We wish Freddy all the best!
We’ve been privileged to have Dr. Nancy Chee as one of our ReSurge volunteers since 2003. An occupational therapist from San Francisco, she has done 12 trips in 12 years, starting with a mission to Bangladesh. Most recently, she took a trip to Kathmandu this summer.
She’d been uneasy about her return to Nepal. She enjoyed her last trip there two years ago, but now she imagined a heartbreaking sight of earthquake damage in every direction.
What she found instead was the beginnings of progress and hope.
“The damage wasn’t as bad as I feared,” she says. “I was especially grateful that my colleagues and friends were okay.”
The worst structural damage seemed to be to century-old landmarks and buildings made of unreinforced masonry. Other buildings had only minor damage on the outside, but the interiors were often a mess.
“People told me sad stories about the levels of personal loss and physical damage inside homes,” she says.
Dr. Chee was comforted to see that many people had returned to their homes, but many others were still using tarps and tents for shelter. (Nearly 1 million homes were damaged in the earthquakes.) There are still aftershocks, including a 4.6 quake that Dr. Chee experienced, but the residents she saw seem to take them in stride.
Some Nepalis whose houses were damaged in the April and May earthquakes
have returned home, but others still live under tarps and in tents.
When Dr. Chee arrived at Kirtipur Hospital, one of her patients was a sweet, soft-spoken girl named Furku.
Furku is 10 years old. She doesn’t speak very much, but that doesn’t mean she isn’t paying attention. For example, when the ReSurge team recently assigned her a therapeutic hand exercise, she watched the demonstration closely and then duplicated the task with a quiet but focused determination.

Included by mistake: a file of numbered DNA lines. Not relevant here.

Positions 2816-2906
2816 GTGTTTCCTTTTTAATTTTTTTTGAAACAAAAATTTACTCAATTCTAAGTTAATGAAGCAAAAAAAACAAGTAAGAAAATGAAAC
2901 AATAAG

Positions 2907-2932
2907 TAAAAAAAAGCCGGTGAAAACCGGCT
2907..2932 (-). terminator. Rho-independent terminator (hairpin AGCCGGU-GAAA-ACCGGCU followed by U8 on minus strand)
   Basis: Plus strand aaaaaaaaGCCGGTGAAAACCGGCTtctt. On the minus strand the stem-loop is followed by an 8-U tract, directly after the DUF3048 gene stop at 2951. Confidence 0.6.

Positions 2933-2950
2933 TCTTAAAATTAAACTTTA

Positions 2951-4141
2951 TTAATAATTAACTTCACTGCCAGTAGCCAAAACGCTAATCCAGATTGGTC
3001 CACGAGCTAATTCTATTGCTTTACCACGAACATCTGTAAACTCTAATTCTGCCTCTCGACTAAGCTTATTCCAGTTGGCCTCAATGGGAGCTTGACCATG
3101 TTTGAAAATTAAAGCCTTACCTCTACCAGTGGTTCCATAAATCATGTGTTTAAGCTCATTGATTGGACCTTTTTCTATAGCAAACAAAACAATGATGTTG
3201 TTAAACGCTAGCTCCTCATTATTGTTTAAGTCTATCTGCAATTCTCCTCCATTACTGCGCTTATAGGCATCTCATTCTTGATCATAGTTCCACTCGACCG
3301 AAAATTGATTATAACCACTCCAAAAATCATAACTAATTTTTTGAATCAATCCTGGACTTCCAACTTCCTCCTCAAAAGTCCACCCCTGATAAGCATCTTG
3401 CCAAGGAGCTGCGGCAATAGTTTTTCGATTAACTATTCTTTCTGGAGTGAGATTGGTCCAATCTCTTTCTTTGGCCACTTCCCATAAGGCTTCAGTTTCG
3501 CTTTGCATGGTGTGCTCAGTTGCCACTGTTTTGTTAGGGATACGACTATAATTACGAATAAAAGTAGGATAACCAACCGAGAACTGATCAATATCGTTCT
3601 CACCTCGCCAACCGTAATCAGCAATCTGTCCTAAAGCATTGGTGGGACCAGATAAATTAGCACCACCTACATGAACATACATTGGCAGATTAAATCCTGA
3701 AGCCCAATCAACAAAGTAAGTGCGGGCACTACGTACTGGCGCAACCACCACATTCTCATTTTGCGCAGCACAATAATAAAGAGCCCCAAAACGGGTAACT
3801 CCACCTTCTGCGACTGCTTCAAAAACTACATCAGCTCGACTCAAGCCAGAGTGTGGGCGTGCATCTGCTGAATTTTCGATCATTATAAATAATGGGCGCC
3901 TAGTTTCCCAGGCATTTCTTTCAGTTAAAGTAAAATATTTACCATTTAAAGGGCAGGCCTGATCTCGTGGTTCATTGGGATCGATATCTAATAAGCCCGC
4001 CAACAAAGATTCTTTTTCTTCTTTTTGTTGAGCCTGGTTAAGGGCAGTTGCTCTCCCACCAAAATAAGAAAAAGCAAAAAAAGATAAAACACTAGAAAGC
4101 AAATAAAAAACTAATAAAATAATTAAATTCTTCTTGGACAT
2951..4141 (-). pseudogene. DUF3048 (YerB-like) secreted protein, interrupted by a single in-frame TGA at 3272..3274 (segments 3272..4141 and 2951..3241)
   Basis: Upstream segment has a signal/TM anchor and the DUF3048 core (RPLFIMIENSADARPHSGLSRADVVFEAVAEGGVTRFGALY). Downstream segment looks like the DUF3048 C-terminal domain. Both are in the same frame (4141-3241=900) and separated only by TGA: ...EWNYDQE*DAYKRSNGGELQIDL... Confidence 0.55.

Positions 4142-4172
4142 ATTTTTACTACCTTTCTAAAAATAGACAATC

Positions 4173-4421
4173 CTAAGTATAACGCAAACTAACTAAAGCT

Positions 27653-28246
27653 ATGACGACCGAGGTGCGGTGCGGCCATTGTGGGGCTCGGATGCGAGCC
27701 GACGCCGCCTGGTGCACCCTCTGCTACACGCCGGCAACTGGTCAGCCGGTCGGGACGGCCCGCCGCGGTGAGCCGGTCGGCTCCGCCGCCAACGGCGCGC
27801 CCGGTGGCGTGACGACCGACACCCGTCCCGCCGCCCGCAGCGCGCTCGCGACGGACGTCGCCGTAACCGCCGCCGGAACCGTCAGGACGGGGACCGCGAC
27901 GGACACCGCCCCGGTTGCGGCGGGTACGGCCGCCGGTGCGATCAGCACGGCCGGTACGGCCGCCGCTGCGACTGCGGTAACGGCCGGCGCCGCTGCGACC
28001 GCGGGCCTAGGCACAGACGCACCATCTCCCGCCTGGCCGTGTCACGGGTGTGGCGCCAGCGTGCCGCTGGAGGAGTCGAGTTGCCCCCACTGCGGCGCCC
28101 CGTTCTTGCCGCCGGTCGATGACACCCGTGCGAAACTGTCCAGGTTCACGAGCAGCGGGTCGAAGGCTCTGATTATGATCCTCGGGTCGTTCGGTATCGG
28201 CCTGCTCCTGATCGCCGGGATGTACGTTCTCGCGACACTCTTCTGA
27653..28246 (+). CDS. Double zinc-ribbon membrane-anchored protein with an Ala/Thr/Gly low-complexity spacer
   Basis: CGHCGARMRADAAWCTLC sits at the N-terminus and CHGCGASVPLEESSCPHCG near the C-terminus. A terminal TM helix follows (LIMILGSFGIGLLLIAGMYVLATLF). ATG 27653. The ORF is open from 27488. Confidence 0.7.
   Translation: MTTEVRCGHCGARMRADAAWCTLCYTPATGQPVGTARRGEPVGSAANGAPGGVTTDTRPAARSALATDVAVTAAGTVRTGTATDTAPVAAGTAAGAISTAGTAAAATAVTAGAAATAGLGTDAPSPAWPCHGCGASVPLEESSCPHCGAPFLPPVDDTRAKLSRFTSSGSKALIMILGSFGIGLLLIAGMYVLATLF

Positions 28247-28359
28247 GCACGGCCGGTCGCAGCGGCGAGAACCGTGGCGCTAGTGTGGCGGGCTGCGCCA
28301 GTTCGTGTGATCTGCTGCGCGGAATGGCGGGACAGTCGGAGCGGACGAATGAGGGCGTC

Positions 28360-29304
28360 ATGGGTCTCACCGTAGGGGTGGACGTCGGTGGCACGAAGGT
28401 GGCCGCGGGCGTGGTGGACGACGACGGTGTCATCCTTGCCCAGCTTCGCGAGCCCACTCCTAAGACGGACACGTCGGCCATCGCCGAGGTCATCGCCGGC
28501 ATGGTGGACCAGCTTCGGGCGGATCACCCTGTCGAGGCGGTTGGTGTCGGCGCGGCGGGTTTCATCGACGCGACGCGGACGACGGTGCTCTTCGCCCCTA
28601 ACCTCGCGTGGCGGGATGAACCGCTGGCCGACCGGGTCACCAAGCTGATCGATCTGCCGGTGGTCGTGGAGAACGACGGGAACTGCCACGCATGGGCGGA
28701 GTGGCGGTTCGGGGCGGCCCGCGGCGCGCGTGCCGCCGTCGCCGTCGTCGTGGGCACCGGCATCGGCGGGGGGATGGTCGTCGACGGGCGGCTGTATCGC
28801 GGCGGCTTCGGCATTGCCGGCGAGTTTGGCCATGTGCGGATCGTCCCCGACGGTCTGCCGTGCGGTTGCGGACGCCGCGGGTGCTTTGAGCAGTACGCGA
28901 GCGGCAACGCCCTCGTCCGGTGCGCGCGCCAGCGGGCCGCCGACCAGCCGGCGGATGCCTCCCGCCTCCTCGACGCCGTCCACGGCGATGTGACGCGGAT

Furku manipulates blocks as part of her therapy for nerve damage in her arms.
Furku was injured in the April earthquake. Her physical trauma is healing, but the emotional trauma of losing her best friend may take more time to overcome.
On the day that changed her world, her parents had been farming in their fields. Furku was next door at the home of her best friend, and the two of them were watching TV. Suddenly the ground began to shake furiously. Before they could react the crude house collapsed, burying them under an avalanche of wood and mud.
Their parents and other neighbors rushed to the scene. They dug frantically at the rubble heap, straining to listen for muffled calls for help. It took three hours of frenzied effort before they finally pulled Furku from the rubble. Her friend, sadly, did not survive.
Although Furku’s injuries weren’t life-threatening, she was unable to move her arms. She was later diagnosed with brachial plexus injuries, meaning she had damage to the nerves running from her neck to her arms.
Her mother brought her to Kirtipur, and the ReSurge team told Furku she’d need intense physical therapy. Furku didn’t complain. Instead she complied with whatever exercises the therapists asked of her -- in fact, she would ask for more.
For example, Dr. Chee gave her some therapeutic pegs to work on overnight to improve her strength and dexterity. Early the next morning, Furku was back at the hospital waiting silently for more pegs.
Thanks to her dedication and hard work, Furku has regained nearly full use of her right arm. She still had trouble using her left hand to grip and pinch, but after Dr. Chee and hand therapist Mohan Dangol fashioned the bright pink splint visible in the photograph she was picking up whatever small objects she could find.
We’re gratified by her physical progress. Our lingering concern is the emotional trauma she continues to face after losing her best friend.
Dr. Jorge Palacios poses with Bianca, a 4-year-old from Quito, Ecuador, who
charms the entire ReSurge Ecuador staff with her humor, affection and sweet sassiness.
When you first meet little Bianca, she seems quiet and shy. But before long her personality emerges, and she exudes such a sweet sassiness that it’s almost impossible not to smile.